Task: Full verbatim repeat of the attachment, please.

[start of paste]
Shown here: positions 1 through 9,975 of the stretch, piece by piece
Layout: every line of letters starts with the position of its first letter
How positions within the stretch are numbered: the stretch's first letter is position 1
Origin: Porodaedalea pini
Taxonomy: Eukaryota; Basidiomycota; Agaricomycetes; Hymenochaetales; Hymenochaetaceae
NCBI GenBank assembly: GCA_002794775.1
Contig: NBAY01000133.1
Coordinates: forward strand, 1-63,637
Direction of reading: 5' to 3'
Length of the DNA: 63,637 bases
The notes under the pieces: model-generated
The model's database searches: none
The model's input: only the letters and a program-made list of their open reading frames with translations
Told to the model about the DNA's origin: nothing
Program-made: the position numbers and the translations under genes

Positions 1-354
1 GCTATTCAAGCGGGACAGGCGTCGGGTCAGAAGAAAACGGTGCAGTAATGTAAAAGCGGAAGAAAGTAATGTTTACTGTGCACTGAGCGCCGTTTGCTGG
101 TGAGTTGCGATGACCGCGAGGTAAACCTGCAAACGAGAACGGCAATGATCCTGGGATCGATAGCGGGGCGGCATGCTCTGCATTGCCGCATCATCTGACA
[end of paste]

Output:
Shown here: positions 1 through 9,975 of the stretch, piece by piece
Layout: every line of letters starts with the position of its first letter
How positions within the stretch are numbered: the stretch's first letter is position 1
Origin: Porodaedalea pini
Taxonomy: Eukaryota; Basidiomycota; Agaricomycetes; Hymenochaetales; Hymenochaetaceae
NCBI GenBank assembly: GCA_002794775.1
Contig: NBAY01000133.1
Coordinates: forward strand, 1-63,637
Direction of reading: 5' to 3'
Length of the DNA: 63,637 bases
The notes under the pieces: model-generated
The model's database searches: none
The model's input: only the letters and a program-made list of their open reading frames with translations
Told to the model about the DNA's origin: nothing
Program-made: the position numbers and the translations under genes

Positions 1-354
1 GCTATTCAAGCGGGACAGGCGTCGGGTCAGAAGAAAACGGTGCAGTAATGTAAAAGCGGAAGAAAGTAATGTTTACTGTGCACTGAGCGCCGTTTGCTGG
101 TGAGTTGCGATGACCGCGAGGTAAACCTGCAAACGAGAACGGCAATGATCCTGGGATCGATAGCGGGGCGGCATGCTCTGCATTGCCGCATCATCTGACA